The Art of Professionalism

The one thing that totally drives me insane is an unprofessional email for professional purposes. I know, the world is changing, people are changing, and etiquette is becoming a thing of the past.

Yet, every day I get tons (exaggerating) emails with no contact details and no email signature. I don’t expect a kind regards, but how do I engage with you if I know that an email will not suffice?

If your mail provider does not enable you to setup a standard signature, activate grammar and spell check, it is time to change.

A company needs to implement etiquette rules for the following three reasons:

Professionalism: by using proper email language your company will convey a professional image.

Efficiency: emails that get to the point are much more effective than poorly worded emails.

Protection from liability: employee awareness of email risks will protect your company from costly lawsuits.

There are many etiquette guides and many different etiquette rules. Some rules will differ according to the nature of your business and the corporate culture. Below is the list of most important email etiquette rules that apply to nearly all companies.

  • Be concise and to the point.
  • Answer all questions and pre-empt further questions.
  • Use proper spelling, grammar & punctuation
  • Make it personal.
  • Use templates for frequently used responses.
  • Answer swiftly.
  • Do not attach unnecessary files.
  • Use proper structure & layout.
  • Do not overuse the high priority option.
  • Do not write in CAPITALS

Dawn Rosenberg McKay (https://www.thebalancecareers.com/email-etiquette-525535) in her October 2018 article goes into more detail, and worth the read, worth the share… Let us bring back email etiquette!

  1. Mind Your Manners

Even in a world where we are rushing to get things done as quickly as possible in order to move on to the next task, take the time to use good manners in your email. Don’t neglect to say “please” and “thank you.”

When addressing people you don’t know well or at all, or with whom you only have a formal relationship, address them by their title and last name, unless they have asked you to do otherwise. For example, say “Dear Mr. White” or “Dear Ms. Grey.” If you are replying to an email and the sender of the original message has signed it with his or her first name only, then you can safely assume it’s okay to address them in the same way.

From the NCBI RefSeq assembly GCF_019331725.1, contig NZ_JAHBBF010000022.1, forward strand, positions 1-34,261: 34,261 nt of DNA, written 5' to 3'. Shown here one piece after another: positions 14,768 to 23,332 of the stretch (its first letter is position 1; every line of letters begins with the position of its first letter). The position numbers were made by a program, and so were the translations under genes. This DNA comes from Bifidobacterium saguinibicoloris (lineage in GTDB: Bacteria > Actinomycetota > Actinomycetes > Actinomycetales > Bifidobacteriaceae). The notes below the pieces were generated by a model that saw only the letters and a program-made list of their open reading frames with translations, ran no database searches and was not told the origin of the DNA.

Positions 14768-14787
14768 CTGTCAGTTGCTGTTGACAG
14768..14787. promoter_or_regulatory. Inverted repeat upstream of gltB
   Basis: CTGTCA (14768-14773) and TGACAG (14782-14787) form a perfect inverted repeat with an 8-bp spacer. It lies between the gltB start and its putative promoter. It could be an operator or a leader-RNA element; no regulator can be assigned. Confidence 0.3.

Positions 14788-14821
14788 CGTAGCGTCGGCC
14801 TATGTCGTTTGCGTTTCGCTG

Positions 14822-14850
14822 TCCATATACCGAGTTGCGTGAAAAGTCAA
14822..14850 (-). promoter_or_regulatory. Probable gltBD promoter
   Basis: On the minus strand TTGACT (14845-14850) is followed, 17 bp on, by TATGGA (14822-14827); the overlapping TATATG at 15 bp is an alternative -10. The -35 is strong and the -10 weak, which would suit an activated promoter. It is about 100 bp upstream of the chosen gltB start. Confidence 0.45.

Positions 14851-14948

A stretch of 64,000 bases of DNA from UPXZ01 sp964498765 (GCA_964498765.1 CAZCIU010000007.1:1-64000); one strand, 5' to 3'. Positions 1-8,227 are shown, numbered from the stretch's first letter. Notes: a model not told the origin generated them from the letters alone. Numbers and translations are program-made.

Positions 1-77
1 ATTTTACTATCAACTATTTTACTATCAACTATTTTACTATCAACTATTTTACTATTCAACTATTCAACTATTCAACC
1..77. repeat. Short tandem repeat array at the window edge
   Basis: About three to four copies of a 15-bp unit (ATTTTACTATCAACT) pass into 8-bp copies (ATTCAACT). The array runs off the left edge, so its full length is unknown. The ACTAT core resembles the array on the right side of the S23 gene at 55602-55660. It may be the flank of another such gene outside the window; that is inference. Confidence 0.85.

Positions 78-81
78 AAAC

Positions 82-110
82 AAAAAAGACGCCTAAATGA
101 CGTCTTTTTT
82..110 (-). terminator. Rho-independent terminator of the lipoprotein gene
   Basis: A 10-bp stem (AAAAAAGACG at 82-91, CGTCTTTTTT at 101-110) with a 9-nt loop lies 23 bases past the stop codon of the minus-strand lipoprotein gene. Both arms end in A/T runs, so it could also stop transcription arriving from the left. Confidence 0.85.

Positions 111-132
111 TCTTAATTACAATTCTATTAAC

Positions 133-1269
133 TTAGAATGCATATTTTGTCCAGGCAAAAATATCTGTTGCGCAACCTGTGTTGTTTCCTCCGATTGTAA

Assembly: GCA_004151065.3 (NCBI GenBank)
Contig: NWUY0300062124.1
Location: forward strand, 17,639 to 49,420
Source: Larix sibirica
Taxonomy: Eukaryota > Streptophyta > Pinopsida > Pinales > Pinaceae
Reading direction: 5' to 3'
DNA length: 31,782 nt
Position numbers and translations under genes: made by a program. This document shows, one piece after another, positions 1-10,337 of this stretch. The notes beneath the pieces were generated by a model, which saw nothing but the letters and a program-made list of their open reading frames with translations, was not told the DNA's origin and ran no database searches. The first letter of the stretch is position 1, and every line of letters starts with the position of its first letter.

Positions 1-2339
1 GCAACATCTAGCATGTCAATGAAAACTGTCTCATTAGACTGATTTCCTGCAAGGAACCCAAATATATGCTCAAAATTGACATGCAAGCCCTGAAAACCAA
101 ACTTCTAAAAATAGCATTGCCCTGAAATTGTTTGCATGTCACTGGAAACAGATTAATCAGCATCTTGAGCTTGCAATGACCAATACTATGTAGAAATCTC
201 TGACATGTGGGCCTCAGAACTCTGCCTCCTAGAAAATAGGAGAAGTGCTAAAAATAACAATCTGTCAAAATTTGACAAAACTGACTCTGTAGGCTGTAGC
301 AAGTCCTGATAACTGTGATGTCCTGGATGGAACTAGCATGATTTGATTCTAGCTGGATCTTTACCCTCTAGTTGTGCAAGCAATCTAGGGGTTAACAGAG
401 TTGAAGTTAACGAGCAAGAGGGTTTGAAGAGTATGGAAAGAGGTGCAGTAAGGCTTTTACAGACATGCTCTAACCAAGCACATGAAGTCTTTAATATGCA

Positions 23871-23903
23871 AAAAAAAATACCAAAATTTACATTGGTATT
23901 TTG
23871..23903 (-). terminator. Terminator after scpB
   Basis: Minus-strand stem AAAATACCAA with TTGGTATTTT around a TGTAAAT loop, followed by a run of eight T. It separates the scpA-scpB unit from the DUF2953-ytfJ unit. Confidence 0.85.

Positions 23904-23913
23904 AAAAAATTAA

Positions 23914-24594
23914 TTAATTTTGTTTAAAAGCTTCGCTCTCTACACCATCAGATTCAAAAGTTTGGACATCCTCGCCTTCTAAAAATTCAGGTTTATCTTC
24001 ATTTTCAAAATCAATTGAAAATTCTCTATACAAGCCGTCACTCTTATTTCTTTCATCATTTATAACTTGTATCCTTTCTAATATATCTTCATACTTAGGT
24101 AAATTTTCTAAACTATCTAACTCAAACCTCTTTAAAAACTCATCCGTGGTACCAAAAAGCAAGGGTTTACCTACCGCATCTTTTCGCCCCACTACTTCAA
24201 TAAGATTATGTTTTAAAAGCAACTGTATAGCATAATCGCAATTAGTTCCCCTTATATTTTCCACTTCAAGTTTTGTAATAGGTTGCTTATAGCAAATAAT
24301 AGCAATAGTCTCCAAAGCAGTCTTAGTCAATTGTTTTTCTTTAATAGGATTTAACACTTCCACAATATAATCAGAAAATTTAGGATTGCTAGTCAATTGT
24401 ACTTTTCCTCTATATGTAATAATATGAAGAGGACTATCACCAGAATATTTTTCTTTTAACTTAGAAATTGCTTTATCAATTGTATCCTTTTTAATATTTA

1. Watch Your Tone

Tone is how you, as a writer, can express your attitude in an email message. It influences how it is received. You usually want to make sure to come across to the recipient as respectful, friendly, and approachable. You don’t want to sound curt or demanding. Reread your message several times before hitting send.

When writing to someone with whom you’ve communicated before, begin by saying something friendly like “I hope you are well.” While emojis may help you convey tone more easily, refrain from using them in professional email unless you are writing to someone with whom you have a very informal relationship. Never use them when writing to a prospective employer.

It is always considered poor email etiquette to write an email or a portion of one in all uppercase letters. It will make you look like you are shouting.

  1. Be Concise

Busy people have neither the time or inclination to spend more than a minute reading an individual email. If you want to allow your recipient to read your message quickly, and still understand it, you must keep it brief.

Don’t leave out pertinent details, however. Make sure your message clearly conveys your reason for writing it in the first place. Nobody saves time if you end up having a back and forth while you try to explain the details you omitted.

  1. Avoid Using Texting Abbreviations
  2. Even though you want to save time, you shouldn’t use texting abbreviations in your professional email. If you text a lot, as many people do, you may be accustomed to using a sort of shorthand to speak to your friends. For example, you may use “u,” “ur,” and “plz” instead of “you,” “your,” and “please.” These abbreviations have no place in business correspondence unless the recipient is someone with whom you have a casual relationship.

    1. Use a Professional Email Address

    For messages related to your current job, always use the email address your employer assigned to you. However, you should never use it to send messages that are unrelated to your job, for example, if you are looking for a new one. Use a personal email account instead.

    If you don’t have a personal account, for example, the one your internet service provider provided when you signed up for service, get a free email account. Use Gmail or another service to set up an address that sounds professional. Don’t use anything silly or suggestive. Your first initial and last name or your full name are appropriate choices.

    1. Don’t Forget Spelling and Grammar Count

    It is imperative that you proofread your email carefully. Never neglect this critical step, no matter how busy you are. The things you want to be attentive to are correct spelling and proper grammar. In addition to spelling common words correctly, you also want to spell people’s names right, including that of your recipient and the name of his or her company.

    Be careful about relying too heavily on spell-checkers. They may not notice misspellings of words when used incorrectly. For example, a spell-checker won’t flag the word “to” in the sentence, “I have to questions for you,” even though, in this context, it should be “two.” Double check spellings you are unsure of by using a free online dictionary like Merriam-Webster.

    Contact the SALT team to provide you with the best email solution that will help your company achieve your goals.

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